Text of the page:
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Understanding the Role of Designers’ Personal Life Experiences in Interaction Design Practice

Description

User-Centered Design (UCD) has established itself as the de facto standard for the design and development of quality products, systems and services. Related to UCD, the concept of “user experience” is the central concern of researchers and practitioners in Human-Computer Interaction (HCI) and interaction design. Designers are trained that understanding physical, cognitive, emotional and aesthetic needs of users leads to better interactive systems and products. As a result, formalized methods for HCI and interaction design practitioners are mainly orientated around users, and user research forms the heart of HCI research.

However, some studies have proposed the need to study designers in order to better support interaction design practice through research. This research project takes up the challenge proposed by the authors to investigate first-person experiences of designers.

Other related research on designers includes the study of design methods and design thinking. In previous years, considerable research was undertaken that focused on designers’ cognitive activities in the process of design problem solving.

This study, which is different from the existing research on designers, focuses on designers’ day-to-day, lived experiences of their daily lives and the application of these experiences in interaction design practice. We claim designers’ personal life experiences inevitably play a role in their design practices – and our aim in this study is to describe how this occurs.

In this research, interaction design practice refers to professional design activities intended to create commercial products. We refer to a designer’s personal life experiences as the accumulation of his or her experiences that emerge from daily routines and interactions with design artifacts and systems whether digital or not in non-professional and personal contexts. For example, designers relayed their personal experiences of using an iPhone or Facebook, or the experience of being in an audience at a musical festival, or travelling in a foreign country.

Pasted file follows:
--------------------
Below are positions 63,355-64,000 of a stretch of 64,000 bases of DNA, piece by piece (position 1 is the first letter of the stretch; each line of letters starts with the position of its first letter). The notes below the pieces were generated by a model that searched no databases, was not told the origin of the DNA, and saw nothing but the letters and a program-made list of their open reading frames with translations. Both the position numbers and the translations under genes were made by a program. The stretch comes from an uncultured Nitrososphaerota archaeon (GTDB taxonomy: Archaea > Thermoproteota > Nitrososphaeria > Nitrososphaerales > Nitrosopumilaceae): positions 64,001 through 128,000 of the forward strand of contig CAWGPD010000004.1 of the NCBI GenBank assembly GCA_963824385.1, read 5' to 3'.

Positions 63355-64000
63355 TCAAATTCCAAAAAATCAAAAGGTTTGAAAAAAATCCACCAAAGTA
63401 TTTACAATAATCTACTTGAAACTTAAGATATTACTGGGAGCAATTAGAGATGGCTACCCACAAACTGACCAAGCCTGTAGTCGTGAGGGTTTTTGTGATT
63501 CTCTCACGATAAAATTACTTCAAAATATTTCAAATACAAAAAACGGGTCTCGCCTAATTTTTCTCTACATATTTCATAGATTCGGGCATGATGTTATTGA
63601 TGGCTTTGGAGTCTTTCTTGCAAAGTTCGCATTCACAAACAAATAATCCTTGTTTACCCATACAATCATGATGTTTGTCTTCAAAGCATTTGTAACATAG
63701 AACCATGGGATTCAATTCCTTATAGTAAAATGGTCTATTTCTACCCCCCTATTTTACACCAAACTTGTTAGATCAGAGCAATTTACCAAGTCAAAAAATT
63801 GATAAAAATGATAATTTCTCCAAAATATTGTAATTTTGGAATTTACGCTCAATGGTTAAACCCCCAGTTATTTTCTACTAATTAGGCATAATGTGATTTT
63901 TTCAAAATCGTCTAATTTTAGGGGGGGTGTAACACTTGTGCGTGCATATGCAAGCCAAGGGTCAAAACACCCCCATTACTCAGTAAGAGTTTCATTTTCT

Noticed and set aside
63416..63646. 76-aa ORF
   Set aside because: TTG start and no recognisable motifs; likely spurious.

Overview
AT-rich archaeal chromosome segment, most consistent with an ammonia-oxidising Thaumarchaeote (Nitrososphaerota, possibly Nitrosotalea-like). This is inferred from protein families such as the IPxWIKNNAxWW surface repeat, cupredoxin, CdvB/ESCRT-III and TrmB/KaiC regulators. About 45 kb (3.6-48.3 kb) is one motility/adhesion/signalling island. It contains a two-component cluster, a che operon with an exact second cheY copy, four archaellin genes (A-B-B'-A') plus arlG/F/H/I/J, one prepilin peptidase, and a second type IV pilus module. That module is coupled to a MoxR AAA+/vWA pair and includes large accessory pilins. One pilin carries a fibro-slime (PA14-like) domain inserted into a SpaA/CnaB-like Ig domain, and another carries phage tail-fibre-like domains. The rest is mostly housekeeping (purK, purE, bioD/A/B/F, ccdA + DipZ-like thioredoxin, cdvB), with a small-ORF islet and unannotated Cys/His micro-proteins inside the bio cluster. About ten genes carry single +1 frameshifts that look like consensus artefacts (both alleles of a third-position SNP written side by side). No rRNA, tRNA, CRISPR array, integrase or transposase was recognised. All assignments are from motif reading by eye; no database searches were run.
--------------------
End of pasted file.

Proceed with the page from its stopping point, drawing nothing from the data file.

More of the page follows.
In this research, a designer’s personal life experiences are separated from his professional design experiences. Professional design experiences refer to the accumulated experiences of a designer mastering competence in developing products and systems over a period of time from training to professional practice.

The aim of this research project is twofold: (1) to explore the role of designers’ personal life experiences in interaction design practice as a way to advocate for designer-oriented research; (2) to present the contributions of designers’ personal life experiences to interaction design practice as a way to encourage the need for research of first-person (designers) life experiences and first-person design methods.

In this research, we set out to answer the following questions through employing a descriptive multiple-case study as our research method and selecting professional designers as cases, who have been working professionally as an interaction designer for a minimum of 4 years and who are from recognized and international professional contexts:

• In professional interaction design practice, what role does a designer’s personal life experiences have on his or her professional practice?

• What kind of influence does a professional interaction designer’s personal life experiences have on their practice and resulting interaction design products?

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» Ron Wakkary

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